Creativity, Improvisation, and Risk: Copyright and Musical Innovation
Olufunmilayo B. Arewa, Creativity, Improvisation, and Risk: Copyright and Musical Innovation, 86 Notre Dame L. Rev. 1829 (2011).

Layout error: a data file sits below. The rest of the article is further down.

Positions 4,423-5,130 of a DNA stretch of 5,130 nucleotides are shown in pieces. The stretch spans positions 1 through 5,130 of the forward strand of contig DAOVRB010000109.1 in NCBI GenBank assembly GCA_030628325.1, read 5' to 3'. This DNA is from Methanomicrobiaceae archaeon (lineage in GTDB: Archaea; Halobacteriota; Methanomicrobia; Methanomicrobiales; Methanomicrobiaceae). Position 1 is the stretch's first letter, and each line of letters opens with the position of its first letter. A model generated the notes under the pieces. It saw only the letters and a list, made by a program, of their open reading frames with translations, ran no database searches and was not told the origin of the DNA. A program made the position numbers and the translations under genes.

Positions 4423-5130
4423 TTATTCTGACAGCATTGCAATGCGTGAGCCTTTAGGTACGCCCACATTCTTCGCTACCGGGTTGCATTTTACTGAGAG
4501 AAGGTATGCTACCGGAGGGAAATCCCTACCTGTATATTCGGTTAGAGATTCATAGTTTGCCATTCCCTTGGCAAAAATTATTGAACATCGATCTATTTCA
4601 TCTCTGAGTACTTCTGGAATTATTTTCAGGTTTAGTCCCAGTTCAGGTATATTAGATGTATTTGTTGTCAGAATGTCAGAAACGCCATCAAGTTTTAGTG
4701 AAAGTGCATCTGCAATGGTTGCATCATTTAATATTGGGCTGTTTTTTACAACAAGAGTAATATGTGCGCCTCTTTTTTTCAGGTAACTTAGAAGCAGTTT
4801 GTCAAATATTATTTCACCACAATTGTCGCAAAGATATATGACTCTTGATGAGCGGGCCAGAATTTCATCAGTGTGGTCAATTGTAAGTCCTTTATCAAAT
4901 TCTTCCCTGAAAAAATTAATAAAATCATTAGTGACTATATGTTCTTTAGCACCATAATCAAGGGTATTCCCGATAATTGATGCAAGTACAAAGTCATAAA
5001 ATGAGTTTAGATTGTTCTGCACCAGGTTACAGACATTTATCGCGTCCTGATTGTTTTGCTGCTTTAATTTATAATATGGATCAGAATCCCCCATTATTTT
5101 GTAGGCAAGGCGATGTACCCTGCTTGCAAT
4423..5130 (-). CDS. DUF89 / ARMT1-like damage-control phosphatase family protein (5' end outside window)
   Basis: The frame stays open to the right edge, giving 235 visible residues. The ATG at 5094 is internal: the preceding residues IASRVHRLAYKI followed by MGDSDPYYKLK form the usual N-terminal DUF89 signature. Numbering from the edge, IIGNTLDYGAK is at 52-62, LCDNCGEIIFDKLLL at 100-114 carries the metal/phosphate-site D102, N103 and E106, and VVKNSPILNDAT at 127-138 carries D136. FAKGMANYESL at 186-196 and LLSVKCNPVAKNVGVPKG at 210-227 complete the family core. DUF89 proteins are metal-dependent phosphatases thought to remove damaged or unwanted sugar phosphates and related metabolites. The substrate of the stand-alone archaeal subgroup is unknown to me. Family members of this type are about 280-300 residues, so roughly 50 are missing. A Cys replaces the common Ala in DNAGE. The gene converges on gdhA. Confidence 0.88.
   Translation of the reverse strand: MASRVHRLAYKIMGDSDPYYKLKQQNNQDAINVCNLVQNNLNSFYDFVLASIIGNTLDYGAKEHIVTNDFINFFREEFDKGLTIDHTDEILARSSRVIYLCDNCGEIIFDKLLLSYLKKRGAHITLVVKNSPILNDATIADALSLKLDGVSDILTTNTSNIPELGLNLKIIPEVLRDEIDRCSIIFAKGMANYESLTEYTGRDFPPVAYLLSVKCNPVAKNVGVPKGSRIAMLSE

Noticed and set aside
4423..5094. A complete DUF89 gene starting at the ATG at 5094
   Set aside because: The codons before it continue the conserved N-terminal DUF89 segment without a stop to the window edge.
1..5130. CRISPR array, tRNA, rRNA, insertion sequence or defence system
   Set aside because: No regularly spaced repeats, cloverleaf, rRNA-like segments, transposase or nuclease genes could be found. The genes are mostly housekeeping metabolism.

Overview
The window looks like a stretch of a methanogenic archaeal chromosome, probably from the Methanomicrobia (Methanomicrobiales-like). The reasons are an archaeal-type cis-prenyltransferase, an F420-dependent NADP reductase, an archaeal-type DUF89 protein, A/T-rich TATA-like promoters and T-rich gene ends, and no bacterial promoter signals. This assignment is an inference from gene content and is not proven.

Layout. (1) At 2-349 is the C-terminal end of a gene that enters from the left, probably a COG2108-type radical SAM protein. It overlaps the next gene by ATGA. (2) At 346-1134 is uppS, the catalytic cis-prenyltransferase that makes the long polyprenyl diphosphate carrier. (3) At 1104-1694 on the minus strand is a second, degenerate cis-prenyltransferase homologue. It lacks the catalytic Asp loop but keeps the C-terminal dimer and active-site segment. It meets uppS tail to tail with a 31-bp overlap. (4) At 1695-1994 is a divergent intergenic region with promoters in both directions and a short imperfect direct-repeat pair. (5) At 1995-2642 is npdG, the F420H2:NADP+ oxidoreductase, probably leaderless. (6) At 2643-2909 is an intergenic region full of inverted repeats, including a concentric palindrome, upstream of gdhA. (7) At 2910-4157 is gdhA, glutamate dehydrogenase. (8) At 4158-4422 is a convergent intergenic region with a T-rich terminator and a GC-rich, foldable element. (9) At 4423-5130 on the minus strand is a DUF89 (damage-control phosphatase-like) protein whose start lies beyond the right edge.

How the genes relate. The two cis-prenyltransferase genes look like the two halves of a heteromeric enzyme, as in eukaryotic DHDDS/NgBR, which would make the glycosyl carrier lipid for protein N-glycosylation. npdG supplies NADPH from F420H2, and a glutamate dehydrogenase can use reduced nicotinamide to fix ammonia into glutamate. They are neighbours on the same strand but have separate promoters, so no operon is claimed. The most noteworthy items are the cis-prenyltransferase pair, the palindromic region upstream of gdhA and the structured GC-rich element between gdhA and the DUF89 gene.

The goals and beneficiaries of copyright frameworks have long been contested in varied contexts. Copyright is often treated as a policy tool that gives creators incentives to create new works. Incentive theories of copyright often emphasize appropriability, which enables copyright owners to ensure that they profit from their copyrighted works by exercising control over uses of, and access to, such works. Although copyright clearly imposes costs in the form of restrictions on access to copyright-protected works and inefficiencies in the form of deadweight loss, the benefits of copyright are thought by many to outweigh the costs. Copyright discussions may at least implicitly assume that copyright frameworks, and the control rights that accompany such frameworks, increase creativity. However, little is actually known about the extent to which copyright increases creativity. Further, conceptualizations of creativity within legal discussions remain vague. Copyright discussions often pay significant attention to the risks to ownership for copyright owners posed by potential users and uses of copyright protected works. However, a focus on risks to ownership may obscure the presence of other types of risk in copyright contexts. Copyright control mechanisms may also pose significant risks to creativity and innovation because they may not sufficiently acknowledge the importance of uses of existing works as a creative force. Musical innovation, for example, has come in many instances from creators taking creative risks through uses of existing materials in ways that do not fit well within dominant copyright assumptions about creativity. Creators operating within such creative paradigms may expose themselves to greater legal risks as a result of their uses of copyright protected material. Copyright discourse would benefit from greater attention to potential dangers that copyright frameworks might pose for creativity and innovation. Further, greater consideration should be given to the extent to which risks taken by creators in the creative process, evident in practices such as improvisation, may foster creativity.
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